The Fall by Rochelle Germond


Our pastor talks about cherubim on Easter
Sunday. Cherubim, you say, like little angel
babies, like cupid with his arrows, like paintings
by Michaelangelo. When we look
it up, we find out that cherubim guard
the gates of Eden, protecting
paradise from you and me.


The condom breaks. Thin latex
stretches, shatters statistics:
97 percent effective when used properly.
We should have stuck to the variety
pack of twelve, but the box claimed these
were as close to skin as we would come.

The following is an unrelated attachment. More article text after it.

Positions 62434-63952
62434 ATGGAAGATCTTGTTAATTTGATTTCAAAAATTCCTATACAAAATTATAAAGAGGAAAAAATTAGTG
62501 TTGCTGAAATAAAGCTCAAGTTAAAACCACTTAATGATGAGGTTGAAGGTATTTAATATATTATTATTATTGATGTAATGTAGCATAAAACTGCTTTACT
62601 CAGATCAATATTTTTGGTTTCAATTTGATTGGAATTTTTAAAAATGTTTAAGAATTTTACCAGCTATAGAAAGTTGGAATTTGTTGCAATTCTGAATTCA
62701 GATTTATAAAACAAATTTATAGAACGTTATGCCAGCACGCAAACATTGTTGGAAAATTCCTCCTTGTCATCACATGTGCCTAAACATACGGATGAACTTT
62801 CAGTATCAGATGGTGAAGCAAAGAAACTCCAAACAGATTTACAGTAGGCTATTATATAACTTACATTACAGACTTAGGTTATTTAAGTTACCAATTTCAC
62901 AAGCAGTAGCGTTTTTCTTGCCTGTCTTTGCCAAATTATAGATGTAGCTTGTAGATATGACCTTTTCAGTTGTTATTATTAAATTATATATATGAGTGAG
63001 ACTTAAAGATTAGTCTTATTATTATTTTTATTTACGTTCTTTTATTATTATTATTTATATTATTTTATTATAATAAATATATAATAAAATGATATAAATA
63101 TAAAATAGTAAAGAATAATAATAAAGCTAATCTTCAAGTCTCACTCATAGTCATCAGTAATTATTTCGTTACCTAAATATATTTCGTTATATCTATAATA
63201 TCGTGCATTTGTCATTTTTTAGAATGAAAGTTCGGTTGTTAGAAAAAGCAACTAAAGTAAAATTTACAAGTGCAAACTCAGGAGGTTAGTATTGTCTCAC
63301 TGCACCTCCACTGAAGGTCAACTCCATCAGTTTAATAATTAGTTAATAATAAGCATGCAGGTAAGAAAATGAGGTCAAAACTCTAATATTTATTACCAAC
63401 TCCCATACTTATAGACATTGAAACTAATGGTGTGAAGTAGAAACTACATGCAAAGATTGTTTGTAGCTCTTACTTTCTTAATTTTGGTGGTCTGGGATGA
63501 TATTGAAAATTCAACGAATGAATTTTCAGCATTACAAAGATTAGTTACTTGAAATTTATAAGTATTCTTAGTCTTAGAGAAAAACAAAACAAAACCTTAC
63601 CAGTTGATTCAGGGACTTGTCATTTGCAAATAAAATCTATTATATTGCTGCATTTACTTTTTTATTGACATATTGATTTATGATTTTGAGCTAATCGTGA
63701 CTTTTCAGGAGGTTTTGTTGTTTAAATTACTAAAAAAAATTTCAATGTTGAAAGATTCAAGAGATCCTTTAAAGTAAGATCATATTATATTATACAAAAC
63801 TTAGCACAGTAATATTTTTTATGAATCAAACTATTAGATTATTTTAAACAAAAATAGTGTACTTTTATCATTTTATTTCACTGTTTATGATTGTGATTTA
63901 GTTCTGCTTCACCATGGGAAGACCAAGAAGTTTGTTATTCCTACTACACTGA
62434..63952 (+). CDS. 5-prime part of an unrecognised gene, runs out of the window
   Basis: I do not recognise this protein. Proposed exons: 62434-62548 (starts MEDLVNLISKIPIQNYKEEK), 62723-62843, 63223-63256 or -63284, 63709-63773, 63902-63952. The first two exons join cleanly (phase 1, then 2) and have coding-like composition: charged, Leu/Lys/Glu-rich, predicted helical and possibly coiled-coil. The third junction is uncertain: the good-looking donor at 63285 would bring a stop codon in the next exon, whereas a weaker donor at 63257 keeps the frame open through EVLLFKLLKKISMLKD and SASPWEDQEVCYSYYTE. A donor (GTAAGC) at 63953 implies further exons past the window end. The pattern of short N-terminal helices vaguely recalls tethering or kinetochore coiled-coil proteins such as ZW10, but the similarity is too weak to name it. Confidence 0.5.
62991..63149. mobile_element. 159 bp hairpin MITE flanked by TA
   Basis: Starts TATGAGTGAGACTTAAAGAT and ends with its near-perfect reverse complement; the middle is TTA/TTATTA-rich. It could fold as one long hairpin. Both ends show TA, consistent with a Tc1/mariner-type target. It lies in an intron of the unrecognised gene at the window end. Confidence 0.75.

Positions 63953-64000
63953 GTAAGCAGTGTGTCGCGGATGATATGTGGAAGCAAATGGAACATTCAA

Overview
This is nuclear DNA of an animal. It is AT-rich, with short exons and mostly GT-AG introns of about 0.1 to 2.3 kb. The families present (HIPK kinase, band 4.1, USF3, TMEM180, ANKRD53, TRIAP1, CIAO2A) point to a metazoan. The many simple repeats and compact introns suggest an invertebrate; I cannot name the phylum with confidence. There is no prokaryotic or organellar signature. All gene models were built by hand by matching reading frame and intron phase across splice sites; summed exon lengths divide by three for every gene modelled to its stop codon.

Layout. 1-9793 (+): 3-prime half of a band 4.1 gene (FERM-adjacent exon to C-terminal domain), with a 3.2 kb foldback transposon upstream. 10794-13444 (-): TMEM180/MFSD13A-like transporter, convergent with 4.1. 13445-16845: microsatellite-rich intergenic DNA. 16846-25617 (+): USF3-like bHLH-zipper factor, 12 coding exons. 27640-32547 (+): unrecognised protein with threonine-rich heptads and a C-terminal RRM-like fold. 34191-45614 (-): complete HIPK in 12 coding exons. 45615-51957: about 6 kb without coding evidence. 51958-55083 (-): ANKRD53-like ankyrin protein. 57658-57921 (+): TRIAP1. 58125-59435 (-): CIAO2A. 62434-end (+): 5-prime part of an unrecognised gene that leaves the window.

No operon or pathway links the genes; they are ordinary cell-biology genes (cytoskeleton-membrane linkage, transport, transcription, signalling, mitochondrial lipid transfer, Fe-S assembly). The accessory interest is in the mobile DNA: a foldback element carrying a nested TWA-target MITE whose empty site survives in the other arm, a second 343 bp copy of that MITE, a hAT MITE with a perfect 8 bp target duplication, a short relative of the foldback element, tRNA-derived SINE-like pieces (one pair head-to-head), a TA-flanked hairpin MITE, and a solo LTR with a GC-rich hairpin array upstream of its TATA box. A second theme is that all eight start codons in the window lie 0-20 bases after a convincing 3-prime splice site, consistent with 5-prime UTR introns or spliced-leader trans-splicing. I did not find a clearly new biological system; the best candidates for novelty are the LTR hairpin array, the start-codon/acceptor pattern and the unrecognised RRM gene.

That night I dream of babies
with four faces, beaks shrieking
as they swoop from the sky to swallow
me, their lion’s manes tangled
with flames, their flapping wings covered
in hundreds of unblinking eyes.

Author Bio
Rochelle Germond is currently pursuing her MFA in Poetry at North Carolina State University in Raleigh. Her work has appeared in The Battered Suitcase, Third Wednesday, Emerge, and Torrid. Originally from Florida, she most misses palm trees and lizards, though she is enjoying the fireflies and seasons of her new home.